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Breaking down the barriers to efficient irrigation

September 2, 2010 -  By

By: Andy Smith, CIC, CID, CLIA

Regardless of anyone’s belief, the same amount of water exists in earth’s atmosphere as did at the time of the planet’s creation.  As growth and development occur and populations expand, we are faced with the dilemma of making sure there is enough water available to fulfill the needs of drinking, cooking, crops and sanitation. Our society is experiencing heightened sensitivity to the problems caused by examples of water waste.

The landscape industry is the subject of heightened scrutiny because of the visibility of the irrigated landscape.  I don’t know anyone who sets out to apply water to their landscape with the goal of wasting water, yet everyone seems to agree there is much room for improvement in overall landscape water use efficiency.  At the residential level this becomes an even greater challenge because of the disconnected and decentralized nature of irrigation system operators, homeowners.

We ask the Pros

In a recent survey of broad cross-section of irrigation professionals, participants were asked, “What is the single greatest barrier to residential landscape water use efficiency?”  63% indicated apathy/ignorance as the prime roadblock, 18% said water cost, 13% said system design and 4% indicated system disrepair as the problem.

Interestingly, not one person from this group saw lack of technology adoption (smart controllers, sensors, etc.) as the problem.  This is very interesting in light of the fact that many of the programs and policies aimed at curtailing residential landscape water waste seem to focus on measures that foster technology adoption.  It seems there has been a misunderstanding somewhere along the line.

Where to start?

If apathy and/or ignorance truly are a primary barrier, then we need to work harder to create sensitivity to the negative impacts of landscape water waste. Of course creating such sensitivity can be accomplished in a variety of ways, but many of the survey responses indicated the best way to win the battle is via price. In other words, if people waste water, in ought to be expensive. The goal in deploying a price signal strategy is to make such policy equitable so that the resulting strategy not only penalizes waste, it rewards efficiency.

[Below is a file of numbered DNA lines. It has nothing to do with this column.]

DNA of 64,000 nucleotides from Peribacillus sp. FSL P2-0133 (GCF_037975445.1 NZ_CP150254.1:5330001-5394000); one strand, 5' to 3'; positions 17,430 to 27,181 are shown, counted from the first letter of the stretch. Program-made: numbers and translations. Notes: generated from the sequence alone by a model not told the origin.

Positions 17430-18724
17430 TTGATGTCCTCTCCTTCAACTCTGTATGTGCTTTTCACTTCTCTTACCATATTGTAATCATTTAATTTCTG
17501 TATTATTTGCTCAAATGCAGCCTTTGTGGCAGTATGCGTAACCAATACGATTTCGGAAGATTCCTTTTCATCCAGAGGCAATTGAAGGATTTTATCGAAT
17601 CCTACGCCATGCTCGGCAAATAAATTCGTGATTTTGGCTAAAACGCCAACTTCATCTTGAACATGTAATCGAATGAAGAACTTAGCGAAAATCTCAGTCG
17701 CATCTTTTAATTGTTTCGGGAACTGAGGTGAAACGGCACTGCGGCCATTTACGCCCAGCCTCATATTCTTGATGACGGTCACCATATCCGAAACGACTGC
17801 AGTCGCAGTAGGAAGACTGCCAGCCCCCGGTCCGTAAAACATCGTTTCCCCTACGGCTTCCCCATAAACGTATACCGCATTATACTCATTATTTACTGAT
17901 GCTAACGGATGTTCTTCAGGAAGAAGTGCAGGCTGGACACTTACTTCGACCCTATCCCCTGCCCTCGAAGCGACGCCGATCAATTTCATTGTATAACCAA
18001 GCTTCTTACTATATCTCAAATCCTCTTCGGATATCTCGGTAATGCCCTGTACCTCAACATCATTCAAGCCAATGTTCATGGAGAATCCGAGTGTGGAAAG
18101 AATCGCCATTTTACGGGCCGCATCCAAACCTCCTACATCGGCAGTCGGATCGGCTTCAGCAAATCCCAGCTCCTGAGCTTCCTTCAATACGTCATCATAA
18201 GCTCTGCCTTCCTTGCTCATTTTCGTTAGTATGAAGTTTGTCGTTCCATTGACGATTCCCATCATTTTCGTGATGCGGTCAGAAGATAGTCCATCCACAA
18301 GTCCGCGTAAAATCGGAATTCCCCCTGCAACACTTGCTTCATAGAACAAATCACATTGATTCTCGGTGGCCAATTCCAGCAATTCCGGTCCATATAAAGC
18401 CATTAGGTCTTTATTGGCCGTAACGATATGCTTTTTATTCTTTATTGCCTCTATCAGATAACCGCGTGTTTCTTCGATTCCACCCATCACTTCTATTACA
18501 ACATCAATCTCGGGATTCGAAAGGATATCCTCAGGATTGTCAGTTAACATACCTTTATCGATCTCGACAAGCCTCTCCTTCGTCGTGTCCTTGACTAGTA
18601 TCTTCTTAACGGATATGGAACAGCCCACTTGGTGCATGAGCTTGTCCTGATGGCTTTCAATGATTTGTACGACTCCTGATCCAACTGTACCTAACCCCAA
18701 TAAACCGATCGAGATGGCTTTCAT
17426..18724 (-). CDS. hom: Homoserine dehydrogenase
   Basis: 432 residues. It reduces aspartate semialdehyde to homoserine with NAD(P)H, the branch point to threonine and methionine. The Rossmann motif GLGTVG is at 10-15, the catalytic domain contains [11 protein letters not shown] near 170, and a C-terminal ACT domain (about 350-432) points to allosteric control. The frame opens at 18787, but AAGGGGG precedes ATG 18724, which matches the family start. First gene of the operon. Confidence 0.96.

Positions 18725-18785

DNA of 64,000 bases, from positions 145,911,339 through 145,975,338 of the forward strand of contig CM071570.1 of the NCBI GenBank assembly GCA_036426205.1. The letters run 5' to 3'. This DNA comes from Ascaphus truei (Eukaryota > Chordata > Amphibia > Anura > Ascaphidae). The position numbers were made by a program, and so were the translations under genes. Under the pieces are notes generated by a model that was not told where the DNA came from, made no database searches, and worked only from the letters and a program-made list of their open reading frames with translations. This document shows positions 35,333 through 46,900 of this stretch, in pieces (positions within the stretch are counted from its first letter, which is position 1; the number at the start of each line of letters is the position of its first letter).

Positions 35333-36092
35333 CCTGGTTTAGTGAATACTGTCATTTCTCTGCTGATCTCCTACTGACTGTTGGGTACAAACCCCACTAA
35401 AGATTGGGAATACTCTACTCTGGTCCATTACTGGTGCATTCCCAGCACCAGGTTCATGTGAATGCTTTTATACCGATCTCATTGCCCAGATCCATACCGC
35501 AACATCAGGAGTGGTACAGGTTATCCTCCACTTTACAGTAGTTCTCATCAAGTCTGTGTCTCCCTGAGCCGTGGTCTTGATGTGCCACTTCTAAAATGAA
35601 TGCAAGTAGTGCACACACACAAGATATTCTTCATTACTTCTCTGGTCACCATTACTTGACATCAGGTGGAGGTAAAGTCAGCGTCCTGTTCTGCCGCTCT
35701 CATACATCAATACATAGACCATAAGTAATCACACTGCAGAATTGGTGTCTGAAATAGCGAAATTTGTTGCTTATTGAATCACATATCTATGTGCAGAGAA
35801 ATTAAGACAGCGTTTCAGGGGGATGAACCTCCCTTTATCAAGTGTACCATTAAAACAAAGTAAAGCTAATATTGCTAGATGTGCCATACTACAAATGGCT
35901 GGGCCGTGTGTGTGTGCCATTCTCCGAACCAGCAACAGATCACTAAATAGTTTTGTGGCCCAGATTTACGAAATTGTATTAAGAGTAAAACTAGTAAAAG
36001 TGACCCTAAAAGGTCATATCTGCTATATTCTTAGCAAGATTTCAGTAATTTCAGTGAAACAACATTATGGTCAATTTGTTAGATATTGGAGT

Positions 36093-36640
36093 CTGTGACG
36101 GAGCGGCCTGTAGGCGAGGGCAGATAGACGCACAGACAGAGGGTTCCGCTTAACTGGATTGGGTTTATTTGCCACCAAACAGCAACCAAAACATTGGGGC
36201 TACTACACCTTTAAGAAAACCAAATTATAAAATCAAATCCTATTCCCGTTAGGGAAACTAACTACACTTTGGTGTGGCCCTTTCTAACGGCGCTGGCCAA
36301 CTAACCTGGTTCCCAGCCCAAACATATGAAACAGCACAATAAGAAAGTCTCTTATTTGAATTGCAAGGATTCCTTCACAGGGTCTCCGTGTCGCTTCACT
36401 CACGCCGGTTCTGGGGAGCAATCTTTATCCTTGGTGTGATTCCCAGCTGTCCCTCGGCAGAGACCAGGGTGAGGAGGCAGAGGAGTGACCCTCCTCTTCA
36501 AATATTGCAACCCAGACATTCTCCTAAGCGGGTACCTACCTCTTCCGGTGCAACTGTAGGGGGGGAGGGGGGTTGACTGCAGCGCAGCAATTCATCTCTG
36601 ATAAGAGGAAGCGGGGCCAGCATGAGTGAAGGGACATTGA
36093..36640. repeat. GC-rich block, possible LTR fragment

We can talk till we are blue in the face about plant health, the impact of runoff and strain on resources, but those factors by themselves are far less compelling without economic connections that reward efficiency.  (More on this next month)  I believe this is an area the landscape industry needs to monitor and develop positions for advocacy.

The ROI challenge

I have visited with many landscape and irrigation professionals in my career. Oftentimes I have inquired as to why someone may have skimped on a design, omitted a rain sensor or ignored a small leak. The most common answer, “The customer won’t pay for it and I will price myself out of the job.”

As the cost of wasting water increases, solutions of proper design, system repair/maintenance and technology application begin to shine. The cost of water will continue to rise, but I believe the cost of wasting water should and will increase disproportionately. Understanding the economics of irrigation system water use will become a fundamental driver in improving landscape water use efficiency and will thereby open the door to improved design, installation, operation and technology deployment. This means opportunity for the industry.

Next month:  Identifying the key components of a water price signal strategy

LM Staff

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